Sunday, 6 March 2011

Lenten Optimisim

"What is man that You are mindful of him, and the son of man that You consider him? For You have made him little lower than the angels and You have crowned him with honour and glory." Psalm 8:4-5

"The goodness of the best man is nothing, compared with the goodness which the worst man is capable of attaining. This is a point in Christianity which we are slow to comprehend. We overvalue present attainment; we undervalue inherent capability. The small house suited to our present convenience, and finished in a year, we value more than the vast palace, the enormous cathedral, the metropolitan city, whose great plan it will require centuries to execute. Esau, selling his birthright for a mess of pottage, is the type of those who despise the common human nature which is in every man, and idolize the talents of this or that brilliant person, here or there. Jesus did not so. Jesus reverenced the great nature which he saw in the soul of every man. Therefore he reverenced the child whose unpolluted soul still beheld the face of God. Therefore he looked with tenderness on the sinner, —spoke words of loftiest truth to the most humble and called upon the common crowd to be perfect, as their Father in heaven was perfect. Therefore he demanded of all, as the only essential thing, to turn their faces the right way in faith, to have courage, to believe in God and in themselves. In this conception of the possibilities of man, the roots of all great Christian ideas find nourishment. Love to God is strengthened when our love is not abject, but hopeful, flowing from the consciousness of what he has made us to be. Love to man is possible only when we see in every man the capacity of goodness, beauty, and power. We can love the sinner when the actual sin appears superficial, and the possible goodness radical. We can forgive an enemy when we see that this enemy, by means of our forgiveness, may not only become our friend, but the friend of God. We can look on ourselves with humility and yet with hope, on the prosperous without envy, on the sufferer without too sickly a sorrow, on our trials with patience, and our successes without elation, when we consider how little all these things are in comparison with the universal soul which is in all, with its boundless capacities, with its glorious destiny."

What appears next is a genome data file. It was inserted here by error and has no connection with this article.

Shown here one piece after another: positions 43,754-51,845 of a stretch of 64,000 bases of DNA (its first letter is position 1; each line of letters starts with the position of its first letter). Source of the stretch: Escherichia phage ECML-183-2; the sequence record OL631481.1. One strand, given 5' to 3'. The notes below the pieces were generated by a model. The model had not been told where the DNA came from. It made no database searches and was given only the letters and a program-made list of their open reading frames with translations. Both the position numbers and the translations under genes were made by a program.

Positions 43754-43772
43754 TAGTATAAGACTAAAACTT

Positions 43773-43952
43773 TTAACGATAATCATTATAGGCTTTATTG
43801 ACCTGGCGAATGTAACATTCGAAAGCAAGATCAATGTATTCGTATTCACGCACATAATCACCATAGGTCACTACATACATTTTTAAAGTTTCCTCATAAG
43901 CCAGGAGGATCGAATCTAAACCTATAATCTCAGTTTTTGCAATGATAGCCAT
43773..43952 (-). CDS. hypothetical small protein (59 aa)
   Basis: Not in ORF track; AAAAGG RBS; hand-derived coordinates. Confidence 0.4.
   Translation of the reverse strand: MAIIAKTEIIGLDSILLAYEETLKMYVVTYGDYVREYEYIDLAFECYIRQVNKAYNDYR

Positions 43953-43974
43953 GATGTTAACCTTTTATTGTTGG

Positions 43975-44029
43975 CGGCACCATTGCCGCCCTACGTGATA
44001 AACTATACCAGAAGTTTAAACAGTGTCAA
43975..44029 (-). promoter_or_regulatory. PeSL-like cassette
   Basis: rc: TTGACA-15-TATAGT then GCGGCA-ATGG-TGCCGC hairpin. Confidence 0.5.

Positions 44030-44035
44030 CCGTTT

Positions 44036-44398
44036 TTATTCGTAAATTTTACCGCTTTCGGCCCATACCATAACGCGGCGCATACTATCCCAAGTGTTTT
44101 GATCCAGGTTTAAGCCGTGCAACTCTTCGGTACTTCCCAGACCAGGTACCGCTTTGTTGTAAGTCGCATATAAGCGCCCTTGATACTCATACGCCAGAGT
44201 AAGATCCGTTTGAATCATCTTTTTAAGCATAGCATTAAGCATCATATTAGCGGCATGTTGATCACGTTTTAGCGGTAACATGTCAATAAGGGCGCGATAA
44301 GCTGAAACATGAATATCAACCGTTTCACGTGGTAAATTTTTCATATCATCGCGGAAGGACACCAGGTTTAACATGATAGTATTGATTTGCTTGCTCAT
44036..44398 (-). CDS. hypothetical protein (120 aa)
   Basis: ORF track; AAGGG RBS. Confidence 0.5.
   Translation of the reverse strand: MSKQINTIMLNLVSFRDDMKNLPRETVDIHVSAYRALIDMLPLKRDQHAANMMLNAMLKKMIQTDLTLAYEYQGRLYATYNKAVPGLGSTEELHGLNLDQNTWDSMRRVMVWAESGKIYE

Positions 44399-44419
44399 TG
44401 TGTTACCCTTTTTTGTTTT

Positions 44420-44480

These wonderful words written by James Freeman Clarke, which I found on the "Boston Unitarian blog" are so redolent of the optimism present in Unitarianism throughout its history. It is so very easy to focus on the unpleasant in man and the world and loose site of the magnificence and goodness to be found in both.